If I am catching you right then you also mean that when a user defines a variable and that variable is a number then the user also has to define what kind of type the number is? e.g.

Byte 1->aVar
Int 123->aOtherV
etc..

If so then I would make this optional in the following sense: If a user defines a variable that contains a number but he/she does not defines the number-variable's type then a floating point is assumed. So:

102->myVar

would be presumed to be a float which, logically, takes up more space then a int. A more advanced programmer therefore would do this:

Int 102->myVar.

Ther is one problem with this, mainly that the very word 'Int' itself takes up space. So maybe it'sbetter to do prefixes (I think we already discussed that but I am not sure...) I suggest these prefixes.

" --string
i --int
r --real
m --matrix
l --list
f -- float
o --bit (based on the 'switch' term... b for bit and f for flag are already used as 'byte' and 'float')
b --byte :=8bits
d --double byte :=16bits
w -- word :=32 bits

example
Code: [Select]
"FooBar->myvar
l0,1,2,3,4->myVar
Disp "I Say : myvar : myVar[1]

In the above example are tow more things:

1. myvar and myVar, shall we make a distinction between the tow? inother words should variables be case sensitive?
2. the ":" (without quotes) sign which would combine several variables and strings into one Disp command. (I originally wanted to use the "&" token but I thought that would be uneasy to access if we were to use a keypad similar to TI's)

Just say what you think about this...

edit in my example code it is seemingly impossible to include the ":" token in a string, this exmaple below however does so:
Code: [Select]
Disp "M says : ": : "Hello

which combines the strings "M says", ":" and "Hello".
maybe "&" is better after all...
« Last Edit: September 06, 2010, 01:58:11 pm by matthias1992 »
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Offline Xeda112358

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Re: OT Basic
« Reply #55 on: March 16, 2011, 05:07:26 pm »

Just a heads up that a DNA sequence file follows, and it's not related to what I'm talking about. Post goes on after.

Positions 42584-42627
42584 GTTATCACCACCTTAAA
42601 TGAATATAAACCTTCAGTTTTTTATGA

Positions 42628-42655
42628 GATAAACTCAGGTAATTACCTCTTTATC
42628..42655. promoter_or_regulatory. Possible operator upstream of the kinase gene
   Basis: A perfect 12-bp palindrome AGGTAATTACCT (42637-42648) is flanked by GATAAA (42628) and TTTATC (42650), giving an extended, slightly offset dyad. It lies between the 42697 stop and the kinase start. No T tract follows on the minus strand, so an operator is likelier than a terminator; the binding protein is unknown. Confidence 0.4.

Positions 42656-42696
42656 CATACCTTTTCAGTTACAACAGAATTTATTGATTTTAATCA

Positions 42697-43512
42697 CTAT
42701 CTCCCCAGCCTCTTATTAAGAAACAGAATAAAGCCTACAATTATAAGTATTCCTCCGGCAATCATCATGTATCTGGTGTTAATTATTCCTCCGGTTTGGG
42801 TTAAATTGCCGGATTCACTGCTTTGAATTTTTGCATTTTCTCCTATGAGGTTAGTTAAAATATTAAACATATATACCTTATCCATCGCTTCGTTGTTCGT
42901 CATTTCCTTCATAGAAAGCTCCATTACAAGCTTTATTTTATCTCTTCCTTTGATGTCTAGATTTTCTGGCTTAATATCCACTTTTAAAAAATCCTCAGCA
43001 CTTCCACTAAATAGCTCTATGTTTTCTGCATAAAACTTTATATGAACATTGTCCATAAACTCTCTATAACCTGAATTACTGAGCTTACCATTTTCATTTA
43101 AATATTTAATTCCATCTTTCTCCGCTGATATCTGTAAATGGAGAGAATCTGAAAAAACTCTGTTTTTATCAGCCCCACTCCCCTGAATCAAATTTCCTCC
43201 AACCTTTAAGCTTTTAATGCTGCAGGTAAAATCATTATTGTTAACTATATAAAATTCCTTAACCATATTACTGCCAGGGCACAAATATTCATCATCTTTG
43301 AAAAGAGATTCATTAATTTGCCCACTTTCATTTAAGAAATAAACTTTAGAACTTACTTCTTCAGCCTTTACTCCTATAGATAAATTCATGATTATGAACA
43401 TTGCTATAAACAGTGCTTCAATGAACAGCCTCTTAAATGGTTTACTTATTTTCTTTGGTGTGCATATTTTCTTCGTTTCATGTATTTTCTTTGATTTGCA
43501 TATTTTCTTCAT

I am interested in developing a programming language. If anybody has seen ReCode, it uses 5 bcalls (one of which isn't needed anymore, but is included to keep compatibility with previous versions). The others are used to create vars, delete vars, and the last is InsertMem and all of those are used for the simple reason that I don't know the OS protocol for that stuff. Other than that, it is a fast interpreted language that currently has sprite support, strings and real numbers, text (not using anything from the OS), and other random things. I think that if I really wanted to I can fit a whole programming language into 16KB, but if I extended it to 32KB I could make the programming environment, all of the tokens and not use the OS at all. The only problem is that I am not familiar with writing to flash (in case variables need to be archived). For those who are not familiar with ReCode, here is a screenshot of an example program:

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Re: OT Basic
« Reply #56 on: March 16, 2011, 05:10:34 pm »
/\i like(although i dont really see the purpose of word storage other than os calculations...)
a menu sounds nice, too(all number dealings are floating point by default for nubs, but can be set to the others to increase calculation speed)

I don't think floating point should be the default. It's too slow. Perhaps a fixed decimal point would be a better default, since it's faster to compute and slightly more accurate.
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Re: OT Basic
« Reply #57 on: March 16, 2011, 05:13:09 pm »
Actually, I have done some work with BCD math and floating point and to be honest, it isn't all that slow. However, I personally prefer making all of the math routines based on binary and then convert it to decimal only for display purposes.

Offline matthias1992

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Re: OT Basic
« Reply #58 on: March 16, 2011, 05:50:46 pm »
Sorry to mix up hard and software here but, floating point math should not be that hard if we go for a propellor based design, it has full hardware 32 bit math support and can do float calculations in just one out of eight cores....

So really Floats is more hardware related if speed is an issue...

I figured a third option, eZ80 with a propellor as gpu? I mean, gpu's today are so great because they use stream processors, with a prop that is possible too...
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Offline program4

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Re: OT Basic
« Reply #59 on: March 16, 2011, 09:06:41 pm »

edit in my example code it is seemingly impossible to include the ":" token in a string, this exmaple below however does so:
Code: [Select]
Disp "M says : ": : "Hello

which combines the strings "M says", ":" and "Hello".
maybe "&" is better after all...

Maybe the ability to add quotation marks to a string would be nice, like using escape code or whatever it's called. Like, the " symbol means you type
Code: [Select]
/" and the / symbol means you type
Code: [Select]
// just like in Java. This would also allow for escape sequences like newline
Code: [Select]
/n